*Source: Created by author with data from the EIA's Drilling Productivity Report

Using the original estimates from the prior report, I created the table below. Based on these initial assumptions, I figured that oil production in the Eagle Ford should fall to between just 344,678 barrels per day and 837,127 barrels per day by December of this year, depending on what happens regarding decline rates in the area. Compared to the nearly 1.370 million barrels per day the region produced in December of 2015, this constitutes a drop of between 532,389 barrels per day and 1.025 million barrels per day. No matter how you stack it, this is very much material in nature.

*Source: Created by author with data from the EIA's Drilling Productivity Report

The picture looks a little less favorable today

Due to the changes I had to make to my analysis, the picture doesn't look anywhere near as good in two out of the three scenarios today when placed next to last month's numbers. In the table below, you can see a revised version of my work, which shows that oil production under the conservative scenario should come out to 729,502 barrels per day by the end of this year, roughly 640,014 barrels per day lower than last December's data. Under the moderate scenario, which I think is the most likely to transpire, production should fall by 733,420 barrels per day to just 636,096 barrels, while the liberal scenario would have production drop by 815,733 barrels per day to only 553,783 barrels.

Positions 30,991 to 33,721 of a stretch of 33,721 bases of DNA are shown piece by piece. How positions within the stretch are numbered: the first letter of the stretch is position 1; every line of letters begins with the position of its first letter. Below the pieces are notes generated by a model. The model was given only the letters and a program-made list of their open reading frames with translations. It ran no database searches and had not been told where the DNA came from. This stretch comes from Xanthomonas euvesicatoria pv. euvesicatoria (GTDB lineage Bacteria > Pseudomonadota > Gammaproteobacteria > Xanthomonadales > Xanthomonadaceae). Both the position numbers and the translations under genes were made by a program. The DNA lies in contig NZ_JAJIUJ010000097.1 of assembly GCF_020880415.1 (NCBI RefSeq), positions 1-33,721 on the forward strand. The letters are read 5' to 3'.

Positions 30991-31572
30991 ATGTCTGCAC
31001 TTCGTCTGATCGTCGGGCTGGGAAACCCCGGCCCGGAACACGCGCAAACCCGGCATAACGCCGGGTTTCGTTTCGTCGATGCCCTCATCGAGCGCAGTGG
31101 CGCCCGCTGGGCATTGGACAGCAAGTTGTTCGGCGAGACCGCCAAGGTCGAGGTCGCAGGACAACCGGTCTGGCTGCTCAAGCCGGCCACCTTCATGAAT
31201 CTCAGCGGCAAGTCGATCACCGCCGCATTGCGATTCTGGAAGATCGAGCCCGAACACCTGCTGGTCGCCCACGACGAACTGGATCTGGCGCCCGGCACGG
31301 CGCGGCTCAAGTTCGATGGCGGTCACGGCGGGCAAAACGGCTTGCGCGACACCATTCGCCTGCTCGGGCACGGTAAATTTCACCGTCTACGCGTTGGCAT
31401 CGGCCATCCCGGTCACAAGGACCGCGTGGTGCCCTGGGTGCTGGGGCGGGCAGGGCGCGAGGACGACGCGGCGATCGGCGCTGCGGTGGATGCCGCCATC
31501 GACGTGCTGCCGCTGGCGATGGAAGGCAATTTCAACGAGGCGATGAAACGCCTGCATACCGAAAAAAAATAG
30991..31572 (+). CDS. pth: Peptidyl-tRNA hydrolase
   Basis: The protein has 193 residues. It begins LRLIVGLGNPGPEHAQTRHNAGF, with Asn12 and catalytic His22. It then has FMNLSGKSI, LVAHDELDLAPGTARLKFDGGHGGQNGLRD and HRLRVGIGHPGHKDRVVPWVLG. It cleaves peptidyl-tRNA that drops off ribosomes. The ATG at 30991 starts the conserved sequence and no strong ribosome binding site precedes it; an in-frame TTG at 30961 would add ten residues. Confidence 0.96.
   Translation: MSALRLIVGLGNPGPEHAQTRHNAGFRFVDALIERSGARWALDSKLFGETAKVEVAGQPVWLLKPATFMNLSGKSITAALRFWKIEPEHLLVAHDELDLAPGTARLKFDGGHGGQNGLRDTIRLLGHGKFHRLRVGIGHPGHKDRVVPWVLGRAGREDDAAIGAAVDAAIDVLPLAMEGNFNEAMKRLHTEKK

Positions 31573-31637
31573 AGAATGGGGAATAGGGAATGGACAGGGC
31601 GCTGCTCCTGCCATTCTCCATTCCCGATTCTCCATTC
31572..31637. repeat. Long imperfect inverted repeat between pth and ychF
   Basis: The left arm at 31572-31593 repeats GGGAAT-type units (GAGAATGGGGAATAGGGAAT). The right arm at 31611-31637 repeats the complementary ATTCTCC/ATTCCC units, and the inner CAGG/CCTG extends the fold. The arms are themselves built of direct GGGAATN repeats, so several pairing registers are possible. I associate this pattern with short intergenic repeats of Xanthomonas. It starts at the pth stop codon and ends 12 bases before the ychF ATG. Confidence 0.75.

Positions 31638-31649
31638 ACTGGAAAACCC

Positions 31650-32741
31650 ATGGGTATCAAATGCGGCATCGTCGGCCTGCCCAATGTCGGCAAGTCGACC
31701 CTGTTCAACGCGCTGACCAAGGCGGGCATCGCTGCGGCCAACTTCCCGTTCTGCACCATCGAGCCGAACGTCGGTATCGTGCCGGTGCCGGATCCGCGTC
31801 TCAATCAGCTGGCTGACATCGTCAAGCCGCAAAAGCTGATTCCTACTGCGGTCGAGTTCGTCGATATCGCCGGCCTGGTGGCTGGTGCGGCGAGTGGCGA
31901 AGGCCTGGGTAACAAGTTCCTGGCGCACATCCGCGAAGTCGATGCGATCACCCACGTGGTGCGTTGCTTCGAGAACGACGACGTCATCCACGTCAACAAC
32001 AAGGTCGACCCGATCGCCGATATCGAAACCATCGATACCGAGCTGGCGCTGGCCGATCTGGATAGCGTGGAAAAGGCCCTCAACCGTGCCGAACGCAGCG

*Source: Created by author with data from the EIA's Drilling Productivity Report

No matter how you look at this, the drop expected in the Eagle Ford is very, very large and is likely to have a major positive impact on the supply/demand imbalance that exists today, ceteris paribus. However, both the moderate and liberal scenarios are less appealing than my original analysis, as you can see in the table below. While the conservative scenario benefited the most from an increase in the decline rate assumption, the moderate and liberal scenarios were harmed meaningfully.

*Source: Created by author with data from the EIA's Drilling Productivity Report


Right now, Mr. Market is very bearish on the price of oil, but it's important to keep the long-term perspective in mind. Using data provided by the EIA, I was able to forecast what I believe is likely to happen (unless the data changes again) in the Eagle Ford from a production standpoint. Of course, an increase in the rig count or some other unforeseeable event could change this forecast, but it would take quite a large uptick there to avoid a large drop in output in the region.

Disclosure: I/we have no positions in any stocks mentioned, and no plans to initiate any positions within the next 72 hours.

I wrote this article myself, and it expresses my own opinions. I am not receiving compensation for it (other than from Seeking Alpha). I have no business relationship with any company whose stock is mentioned in this article.